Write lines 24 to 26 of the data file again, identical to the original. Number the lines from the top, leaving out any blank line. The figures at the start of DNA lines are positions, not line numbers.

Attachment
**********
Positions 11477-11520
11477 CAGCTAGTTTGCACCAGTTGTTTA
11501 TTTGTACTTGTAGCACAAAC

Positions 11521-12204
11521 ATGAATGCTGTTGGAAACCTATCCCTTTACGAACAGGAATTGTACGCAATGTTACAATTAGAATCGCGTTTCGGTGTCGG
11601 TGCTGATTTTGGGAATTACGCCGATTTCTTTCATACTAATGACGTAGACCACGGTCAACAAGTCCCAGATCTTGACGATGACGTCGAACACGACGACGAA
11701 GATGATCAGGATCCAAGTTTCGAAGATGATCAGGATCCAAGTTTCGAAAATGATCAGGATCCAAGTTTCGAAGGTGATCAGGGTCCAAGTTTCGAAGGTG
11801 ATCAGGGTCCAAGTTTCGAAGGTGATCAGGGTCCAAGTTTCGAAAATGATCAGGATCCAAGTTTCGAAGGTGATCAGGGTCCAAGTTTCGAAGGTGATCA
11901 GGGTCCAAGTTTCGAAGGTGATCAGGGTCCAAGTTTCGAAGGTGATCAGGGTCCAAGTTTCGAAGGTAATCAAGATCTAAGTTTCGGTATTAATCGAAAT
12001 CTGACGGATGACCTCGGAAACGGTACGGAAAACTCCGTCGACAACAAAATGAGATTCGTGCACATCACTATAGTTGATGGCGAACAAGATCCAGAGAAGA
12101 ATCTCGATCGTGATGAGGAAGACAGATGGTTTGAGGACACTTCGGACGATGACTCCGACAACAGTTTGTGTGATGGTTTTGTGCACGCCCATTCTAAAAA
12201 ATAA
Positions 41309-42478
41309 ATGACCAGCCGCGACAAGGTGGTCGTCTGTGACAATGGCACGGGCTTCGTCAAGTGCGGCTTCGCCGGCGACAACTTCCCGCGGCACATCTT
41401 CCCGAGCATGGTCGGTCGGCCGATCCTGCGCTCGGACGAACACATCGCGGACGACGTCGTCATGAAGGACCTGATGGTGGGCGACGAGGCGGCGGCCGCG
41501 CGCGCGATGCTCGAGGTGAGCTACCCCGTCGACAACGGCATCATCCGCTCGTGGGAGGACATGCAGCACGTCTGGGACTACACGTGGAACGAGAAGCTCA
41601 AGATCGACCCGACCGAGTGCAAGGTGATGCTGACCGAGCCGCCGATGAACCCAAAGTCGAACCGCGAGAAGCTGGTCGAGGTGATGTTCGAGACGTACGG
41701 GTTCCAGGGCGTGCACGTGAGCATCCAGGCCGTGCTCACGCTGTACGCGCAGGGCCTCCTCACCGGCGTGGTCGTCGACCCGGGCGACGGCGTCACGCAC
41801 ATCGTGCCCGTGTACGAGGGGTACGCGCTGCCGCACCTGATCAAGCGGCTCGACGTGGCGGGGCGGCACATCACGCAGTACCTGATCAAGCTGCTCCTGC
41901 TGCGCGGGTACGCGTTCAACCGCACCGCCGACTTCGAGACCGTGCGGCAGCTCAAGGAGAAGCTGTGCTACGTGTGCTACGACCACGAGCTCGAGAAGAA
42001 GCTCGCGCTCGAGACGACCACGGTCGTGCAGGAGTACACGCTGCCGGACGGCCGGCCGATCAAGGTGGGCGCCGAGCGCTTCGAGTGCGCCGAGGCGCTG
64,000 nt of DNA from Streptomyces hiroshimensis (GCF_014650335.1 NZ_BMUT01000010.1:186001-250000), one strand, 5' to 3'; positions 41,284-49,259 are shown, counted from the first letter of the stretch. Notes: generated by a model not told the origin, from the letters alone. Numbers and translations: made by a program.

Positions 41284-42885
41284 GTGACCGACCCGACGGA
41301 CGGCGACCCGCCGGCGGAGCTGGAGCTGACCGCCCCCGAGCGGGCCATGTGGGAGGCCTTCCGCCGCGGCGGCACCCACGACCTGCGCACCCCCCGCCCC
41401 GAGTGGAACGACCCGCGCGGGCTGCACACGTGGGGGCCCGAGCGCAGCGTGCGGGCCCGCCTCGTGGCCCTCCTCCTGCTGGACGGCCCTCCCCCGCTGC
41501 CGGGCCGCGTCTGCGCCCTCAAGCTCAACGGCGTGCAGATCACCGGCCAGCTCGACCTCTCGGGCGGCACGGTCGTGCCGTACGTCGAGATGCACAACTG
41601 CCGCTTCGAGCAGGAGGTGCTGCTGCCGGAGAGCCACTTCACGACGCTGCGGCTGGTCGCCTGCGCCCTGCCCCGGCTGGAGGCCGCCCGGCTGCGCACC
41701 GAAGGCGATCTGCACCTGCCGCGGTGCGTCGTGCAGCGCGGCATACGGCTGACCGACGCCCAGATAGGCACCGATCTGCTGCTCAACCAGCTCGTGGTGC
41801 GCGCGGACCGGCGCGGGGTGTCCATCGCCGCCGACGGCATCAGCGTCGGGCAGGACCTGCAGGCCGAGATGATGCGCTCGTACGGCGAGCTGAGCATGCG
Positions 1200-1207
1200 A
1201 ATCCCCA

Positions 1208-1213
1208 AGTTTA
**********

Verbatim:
41284 GTGACCGACCCGACGGA
41301 CGGCGACCCGCCGGCGGAGCTGGAGCTGACCGCCCCCGAGCGGGCCATGTGGGAGGCCTTCCGCCGCGGCGGCACCCACGACCTGCGCACCCCCCGCCCC
41401 GAGTGGAACGACCCGCGCGGGCTGCACACGTGGGGGCCCGAGCGCAGCGTGCGGGCCCGCCTCGTGGCCCTCCTCCTGCTGGACGGCCCTCCCCCGCTGC